Datsun Roadster Parts from Rallye Enterprises, Ltd.



1600 #221-10

2000 #221-24

The #221-35 and #221-36 kits do not include the lower drive tang, shown at bottom center in the picture at right.

What is it?

How can it help me?


Even though the cars are all 40+ years old and many states that have emission programs don't inspect the old cars, it may still be illegal to install this in your car.

USA cars from 1968 -70 came equipped with a distributor designed strictly to meet the emission control requirements at idle. At pretty low mileage it became apparent that the cars would have a hard time running and surviving. When the "smog" distributors work correctly, which usually isn't for long, the cars are doggy from idle, and can be prone to overheating, rough idle and in general strange running. When the smog-type distributors get some miles on them you can many times add pinging, stumbling, a bouncing idle (600 rpm now, 1600 rpm 2 seconds later etc or sluggish performance from start to high rpm. And to make matters worse, the cars would begin polluting worse.

Stock type distributors are designed to be timed at TDC (0 degrees) and they have 35 degrees of advance built into the centrifugal advance mechanism inside the distribtor. Moving the timing ahead over TDC is dangerous as it can lead to fried or broken pistons and rings from the increase in total advance. The recurve kit converts the distributor so it is equivalent to what the European and Japanese cars came equipped with. This kit allows you to set the timing at 16 BTDC (20 for Solex cars.) This gives a more reasonable 31 degrees total advance, which is also more suitable for today's gas and the likelihood of milled cylinder heads, bored engines etc.

If your timing advance settings throughout the rpm range are not correct it is pointless to try to adjust your carburetors as you are just compounding the problem. A well tuned car, even with a "non-smog" distributor, will be far more efficient, pleasant to drive, and will probably have a lower smog output then your typical untuned roadster with an incorrectly operating "smog" distributor. This is my OPINION, I don't offer anything as "FACT".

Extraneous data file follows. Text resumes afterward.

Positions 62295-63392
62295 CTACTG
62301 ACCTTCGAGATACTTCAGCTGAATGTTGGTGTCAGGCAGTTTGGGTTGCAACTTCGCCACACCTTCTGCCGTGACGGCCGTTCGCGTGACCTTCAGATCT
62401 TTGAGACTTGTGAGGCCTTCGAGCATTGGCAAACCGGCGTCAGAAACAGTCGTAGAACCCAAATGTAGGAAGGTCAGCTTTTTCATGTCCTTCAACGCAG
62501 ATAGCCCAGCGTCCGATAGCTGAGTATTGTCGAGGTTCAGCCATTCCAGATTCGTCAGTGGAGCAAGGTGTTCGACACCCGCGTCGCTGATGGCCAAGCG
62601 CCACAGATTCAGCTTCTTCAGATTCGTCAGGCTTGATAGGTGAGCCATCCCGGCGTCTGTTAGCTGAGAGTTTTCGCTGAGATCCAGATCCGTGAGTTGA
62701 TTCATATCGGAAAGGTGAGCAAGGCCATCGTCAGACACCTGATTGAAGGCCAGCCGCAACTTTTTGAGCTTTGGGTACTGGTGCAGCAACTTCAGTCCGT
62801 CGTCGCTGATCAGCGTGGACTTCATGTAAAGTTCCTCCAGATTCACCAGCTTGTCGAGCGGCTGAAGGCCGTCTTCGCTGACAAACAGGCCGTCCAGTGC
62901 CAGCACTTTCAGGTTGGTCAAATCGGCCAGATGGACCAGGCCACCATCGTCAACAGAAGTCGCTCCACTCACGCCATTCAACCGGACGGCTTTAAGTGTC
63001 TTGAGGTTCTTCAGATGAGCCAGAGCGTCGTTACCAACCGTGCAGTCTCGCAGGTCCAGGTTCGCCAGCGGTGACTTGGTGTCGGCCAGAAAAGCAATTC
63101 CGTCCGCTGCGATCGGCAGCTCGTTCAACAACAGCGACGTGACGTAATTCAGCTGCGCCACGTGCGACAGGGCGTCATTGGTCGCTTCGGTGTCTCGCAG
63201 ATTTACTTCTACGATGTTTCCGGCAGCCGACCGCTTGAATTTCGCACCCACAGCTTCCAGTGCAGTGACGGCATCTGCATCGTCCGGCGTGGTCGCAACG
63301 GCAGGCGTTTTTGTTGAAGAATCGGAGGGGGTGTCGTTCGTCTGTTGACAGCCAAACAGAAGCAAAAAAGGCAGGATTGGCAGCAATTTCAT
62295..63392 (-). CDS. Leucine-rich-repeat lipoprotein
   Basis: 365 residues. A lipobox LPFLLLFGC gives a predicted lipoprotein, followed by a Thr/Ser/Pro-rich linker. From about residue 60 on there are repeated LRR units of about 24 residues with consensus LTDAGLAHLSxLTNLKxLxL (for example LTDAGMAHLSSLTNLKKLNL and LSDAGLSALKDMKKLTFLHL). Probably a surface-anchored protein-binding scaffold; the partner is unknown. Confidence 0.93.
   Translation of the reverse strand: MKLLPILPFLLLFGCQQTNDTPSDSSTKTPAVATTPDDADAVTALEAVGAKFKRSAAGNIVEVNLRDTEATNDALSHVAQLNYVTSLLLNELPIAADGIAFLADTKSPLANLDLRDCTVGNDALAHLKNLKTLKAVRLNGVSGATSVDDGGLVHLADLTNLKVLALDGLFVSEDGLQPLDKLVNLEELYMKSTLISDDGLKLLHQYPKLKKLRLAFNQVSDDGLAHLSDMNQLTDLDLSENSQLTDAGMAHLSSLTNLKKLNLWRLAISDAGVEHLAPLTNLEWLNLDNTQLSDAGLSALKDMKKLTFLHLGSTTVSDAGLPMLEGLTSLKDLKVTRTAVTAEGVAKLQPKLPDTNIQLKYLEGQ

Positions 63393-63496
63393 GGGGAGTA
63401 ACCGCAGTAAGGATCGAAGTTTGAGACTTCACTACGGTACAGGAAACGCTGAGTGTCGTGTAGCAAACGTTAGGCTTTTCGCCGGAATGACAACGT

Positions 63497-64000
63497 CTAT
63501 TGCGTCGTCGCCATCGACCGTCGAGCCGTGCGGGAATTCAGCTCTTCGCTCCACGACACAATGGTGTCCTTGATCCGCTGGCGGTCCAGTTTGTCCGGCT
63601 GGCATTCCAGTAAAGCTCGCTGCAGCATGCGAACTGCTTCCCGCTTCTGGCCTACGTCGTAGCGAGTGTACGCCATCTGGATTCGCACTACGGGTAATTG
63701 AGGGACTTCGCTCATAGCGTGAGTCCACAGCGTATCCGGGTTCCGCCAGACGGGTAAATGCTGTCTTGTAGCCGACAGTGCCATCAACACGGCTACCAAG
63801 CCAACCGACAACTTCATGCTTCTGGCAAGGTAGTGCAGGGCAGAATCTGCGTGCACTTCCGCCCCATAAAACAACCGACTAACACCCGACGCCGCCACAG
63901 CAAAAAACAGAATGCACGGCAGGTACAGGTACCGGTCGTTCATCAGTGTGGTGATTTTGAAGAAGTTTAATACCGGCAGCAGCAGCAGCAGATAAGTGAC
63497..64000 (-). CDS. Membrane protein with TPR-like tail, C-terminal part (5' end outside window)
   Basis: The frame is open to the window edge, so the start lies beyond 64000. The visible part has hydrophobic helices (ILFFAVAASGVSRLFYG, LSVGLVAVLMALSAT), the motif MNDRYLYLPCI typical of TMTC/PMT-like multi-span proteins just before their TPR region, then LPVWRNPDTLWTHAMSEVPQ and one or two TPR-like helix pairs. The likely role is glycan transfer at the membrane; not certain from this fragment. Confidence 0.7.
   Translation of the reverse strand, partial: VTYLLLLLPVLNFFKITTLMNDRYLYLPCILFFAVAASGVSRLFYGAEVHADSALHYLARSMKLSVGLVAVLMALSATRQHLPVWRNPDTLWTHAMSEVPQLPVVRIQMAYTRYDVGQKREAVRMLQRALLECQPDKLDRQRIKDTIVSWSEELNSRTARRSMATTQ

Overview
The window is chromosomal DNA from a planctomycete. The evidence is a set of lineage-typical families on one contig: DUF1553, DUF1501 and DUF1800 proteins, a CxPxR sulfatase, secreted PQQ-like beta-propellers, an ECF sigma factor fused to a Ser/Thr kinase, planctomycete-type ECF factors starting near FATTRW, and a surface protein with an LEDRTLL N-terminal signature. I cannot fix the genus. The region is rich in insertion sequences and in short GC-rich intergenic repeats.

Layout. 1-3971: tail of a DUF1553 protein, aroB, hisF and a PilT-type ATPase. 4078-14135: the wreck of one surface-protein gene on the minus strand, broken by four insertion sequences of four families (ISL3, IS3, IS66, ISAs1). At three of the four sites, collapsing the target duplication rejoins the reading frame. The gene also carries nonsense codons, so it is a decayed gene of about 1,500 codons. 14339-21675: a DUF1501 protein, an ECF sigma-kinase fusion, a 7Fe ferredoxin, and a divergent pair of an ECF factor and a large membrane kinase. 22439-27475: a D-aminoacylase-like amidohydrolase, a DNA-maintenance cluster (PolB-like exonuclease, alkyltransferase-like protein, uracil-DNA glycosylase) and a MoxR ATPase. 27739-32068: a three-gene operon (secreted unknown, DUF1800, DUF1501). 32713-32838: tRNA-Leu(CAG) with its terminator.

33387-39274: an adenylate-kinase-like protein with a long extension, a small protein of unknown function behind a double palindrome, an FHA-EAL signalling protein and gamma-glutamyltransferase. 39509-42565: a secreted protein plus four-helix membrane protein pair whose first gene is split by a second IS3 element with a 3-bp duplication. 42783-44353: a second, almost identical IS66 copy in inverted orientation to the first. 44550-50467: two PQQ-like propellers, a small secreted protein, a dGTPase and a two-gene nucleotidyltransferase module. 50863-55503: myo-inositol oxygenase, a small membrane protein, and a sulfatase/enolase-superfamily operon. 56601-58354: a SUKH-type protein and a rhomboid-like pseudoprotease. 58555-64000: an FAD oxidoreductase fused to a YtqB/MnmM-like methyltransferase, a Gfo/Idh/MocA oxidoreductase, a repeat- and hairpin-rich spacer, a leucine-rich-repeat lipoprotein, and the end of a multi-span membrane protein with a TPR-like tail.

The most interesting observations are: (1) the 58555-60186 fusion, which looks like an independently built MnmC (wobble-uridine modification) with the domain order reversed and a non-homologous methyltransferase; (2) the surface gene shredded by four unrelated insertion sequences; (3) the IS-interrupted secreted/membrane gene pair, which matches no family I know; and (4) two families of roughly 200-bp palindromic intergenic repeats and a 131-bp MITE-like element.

Remove the 2 screws that hold the vacuum advance on the outside of the distributor. Push down gently on the vacuum advance so it's black lever that moves the point plate inside the distributor will pop off. (You can also gently pop this off with a screwdriver.) Remove the vacuum advance unit. Take out the 2 screws holding the plate that the points are attached to. and lift out the plate that the points sit on. These are located near the outside edge of the distributor, near the cap clamps. Lift out the plate. You'll have to wiggle it as the recessed tabs that the screws held down tend to be a tight fit in their slot. You'll be able to look down inside the distributor and see some numbers on the base of the distributor cam near where the springs are attached. If you see "17.5", you'll be a lot happier if you change it. The kit we've used since gas went south will say "7.5" . It is possible you'll see a 9, 11 or 12 also. Basically you take that number, double it, and subtract it from 35 to get your maxium "initial advance." (Depending on your particular engine situation that may need to be reduced, or the advance curve lengthened to make everything work properly)

If your distributor has shaft or bushing wear or wear on the distributor shaft weight pivot posts, you are better off to go with a complete distributor.

If you are still running your original air injection system you can still recurve the distributor as the two parts of the system are not interconnected.

The #221-35 and #221-36 kits do not include the lower drive tang that is included in the #221-10 and #221-24.

If you have your old one you will probably be OK without a new one. It's just nicer to change it; they are no longer coming from Japan; so our pile is getting smaller.


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